Trade between the two nations totaled more than $1.5 billion in 2007, mostly from Iranian imports. Ahmadinejad, whose country faces a United Nations-sponsored trade embargo over its nuclear program, is reported to want to increase trade to $15 billion.

His visit to Brazil was not universally well received. About 1,000 demonstrators expressed their displeasure Sunday in Rio de Janeiro over Ahmadinejad's positions on a variety of issues, most notably human rights and his denial of the Holocaust that killed 6 million Jews during World War II. Protesters turned out again Monday.

Lula da Silva has rejected criticism of his meeting with Ahmadinejad, saying that nations must find diplomatic solutions and not isolate Iran over its nuclear program.

Aronson said that type of foreign policy carries a responsibility, too.

"The United States should challenge Brazil to speak out on issues such as human rights and [nuclear] proliferation," he said.

Lula da Silva has taken an interest in the Middle East, hosting Israeli President Shimon Peres and Palestinian Authority President Mahmoud Abbas in the past few weeks. He even suggested Monday holding a soccer game with Brazilians playing against a joint Israeli-Palestinian team as way to show that all sides can get along.

While Lula da Silva is considered moderately leftist but pragmatic, Bolivian President Evo Morales and Venezuelan leader Hugo Chavez are hardcore anti-American ideologues. Ahmadinejad will find kindred spirits when he visits them this week.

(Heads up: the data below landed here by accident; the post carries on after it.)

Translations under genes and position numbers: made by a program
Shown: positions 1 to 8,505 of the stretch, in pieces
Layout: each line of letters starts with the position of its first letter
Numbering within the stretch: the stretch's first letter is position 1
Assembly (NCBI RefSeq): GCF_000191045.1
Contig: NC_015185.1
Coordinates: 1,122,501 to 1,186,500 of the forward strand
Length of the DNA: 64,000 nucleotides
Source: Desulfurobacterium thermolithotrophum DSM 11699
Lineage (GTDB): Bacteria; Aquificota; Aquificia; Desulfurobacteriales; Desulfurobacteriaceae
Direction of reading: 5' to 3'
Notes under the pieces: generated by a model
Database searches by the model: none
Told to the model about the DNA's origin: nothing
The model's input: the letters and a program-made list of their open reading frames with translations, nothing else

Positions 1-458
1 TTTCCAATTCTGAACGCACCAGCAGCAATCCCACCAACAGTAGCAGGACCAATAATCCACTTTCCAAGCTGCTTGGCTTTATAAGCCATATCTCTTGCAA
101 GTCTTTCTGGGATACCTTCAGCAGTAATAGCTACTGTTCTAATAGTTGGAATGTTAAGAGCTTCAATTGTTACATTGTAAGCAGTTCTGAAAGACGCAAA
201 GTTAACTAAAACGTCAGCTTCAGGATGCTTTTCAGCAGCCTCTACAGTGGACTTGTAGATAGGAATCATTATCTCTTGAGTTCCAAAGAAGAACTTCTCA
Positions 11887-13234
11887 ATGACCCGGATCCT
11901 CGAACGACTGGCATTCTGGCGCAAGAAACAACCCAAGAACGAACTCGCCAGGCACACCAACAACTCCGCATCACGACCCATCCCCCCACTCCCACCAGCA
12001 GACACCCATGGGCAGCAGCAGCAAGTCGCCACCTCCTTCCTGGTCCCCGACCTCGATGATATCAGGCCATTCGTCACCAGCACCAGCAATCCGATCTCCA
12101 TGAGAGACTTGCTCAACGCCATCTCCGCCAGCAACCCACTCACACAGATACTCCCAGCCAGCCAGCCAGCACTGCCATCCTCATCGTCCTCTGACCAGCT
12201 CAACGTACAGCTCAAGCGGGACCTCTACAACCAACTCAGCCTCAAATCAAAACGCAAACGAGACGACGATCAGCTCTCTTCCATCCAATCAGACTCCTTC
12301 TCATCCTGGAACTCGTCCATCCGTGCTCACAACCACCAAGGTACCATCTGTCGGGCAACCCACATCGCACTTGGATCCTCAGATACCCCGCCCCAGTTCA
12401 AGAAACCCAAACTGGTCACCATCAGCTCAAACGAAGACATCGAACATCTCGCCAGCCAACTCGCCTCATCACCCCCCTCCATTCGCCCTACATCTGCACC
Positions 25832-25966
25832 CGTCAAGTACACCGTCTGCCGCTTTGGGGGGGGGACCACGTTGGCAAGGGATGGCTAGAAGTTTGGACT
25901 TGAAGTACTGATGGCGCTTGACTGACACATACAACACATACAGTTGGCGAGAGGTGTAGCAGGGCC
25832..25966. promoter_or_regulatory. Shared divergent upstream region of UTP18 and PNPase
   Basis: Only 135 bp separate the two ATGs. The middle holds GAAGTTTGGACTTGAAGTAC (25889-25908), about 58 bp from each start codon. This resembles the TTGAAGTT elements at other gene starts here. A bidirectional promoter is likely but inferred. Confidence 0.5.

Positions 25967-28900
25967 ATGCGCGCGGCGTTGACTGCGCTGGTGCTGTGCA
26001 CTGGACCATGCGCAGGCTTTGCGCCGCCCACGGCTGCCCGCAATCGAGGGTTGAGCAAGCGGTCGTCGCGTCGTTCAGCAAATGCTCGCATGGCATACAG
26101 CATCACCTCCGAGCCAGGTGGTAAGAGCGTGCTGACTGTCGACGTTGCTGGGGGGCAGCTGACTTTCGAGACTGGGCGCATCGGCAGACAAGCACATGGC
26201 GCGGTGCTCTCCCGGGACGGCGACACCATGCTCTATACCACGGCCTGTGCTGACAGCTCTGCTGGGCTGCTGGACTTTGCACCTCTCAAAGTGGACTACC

"Iran gravitates toward any anti-American regimes in Latin America," Aronson said, calling the Iranian leader's visit to the two nations "a sideshow."

"They'll dress it up with economic cooperation, but there's not a lot really there," he said.

Morales, the first indigenous president of Bolivia, welcomes the recognition Ahmadinejad's visit lends his country, former national security adviser Pastor said.

"Evo Morales sees himself as being on the margins and trying to be accepted," Pastor said. "He represents a constituency that has long struggled to be accepted in the mainstream. He brings that same perception to the international theater -- that Bolivia should be recognized."

Iran's alliance with Venezuela presents a bigger threat to U.S. national interests.

"Today, Mr. Ahmadinejad and Venezuelan President Hugo Chavez have created a cozy financial, political and military partnership rooted in a shared anti-American animus," Manhattan District Attorney Robert M. Morgenthau said in a September column in the Wall Street Journal.

In a visit to Iran in September, Chavez highlighted a series of joint ventures, including the construction of ethanol plants in Venezuela and gas exploration in Iran by Venezuela's state-run oil company. He also said he aims to build a "nuclear village" with Iranian help.

In October, Chavez said Iran was helping to find uranium in Venezuela.

The Carnegie Endowment for International Peace estimated in December that Venezuela could have 50,000 tons of unmined uranium. Brazil also has a nuclear program and is said to sit on one of the world's largest uranium reserves.

While some analysts believe Chavez could want to eventually export uranium to Iran, it might not be technically feasible.

"It's like everything Chavez does," Pastor said. "It's more symbolic than real."

Brazil also is not likely to export uranium to Iran, Aronson said.

"That would be a bridge too far," he said. "It would be too high a cost."

Chavez has been to Iran eight times. Lula da Silva said Monday he will travel there next year.

"That compounds the mistake, which is really regrettable," Pastor said.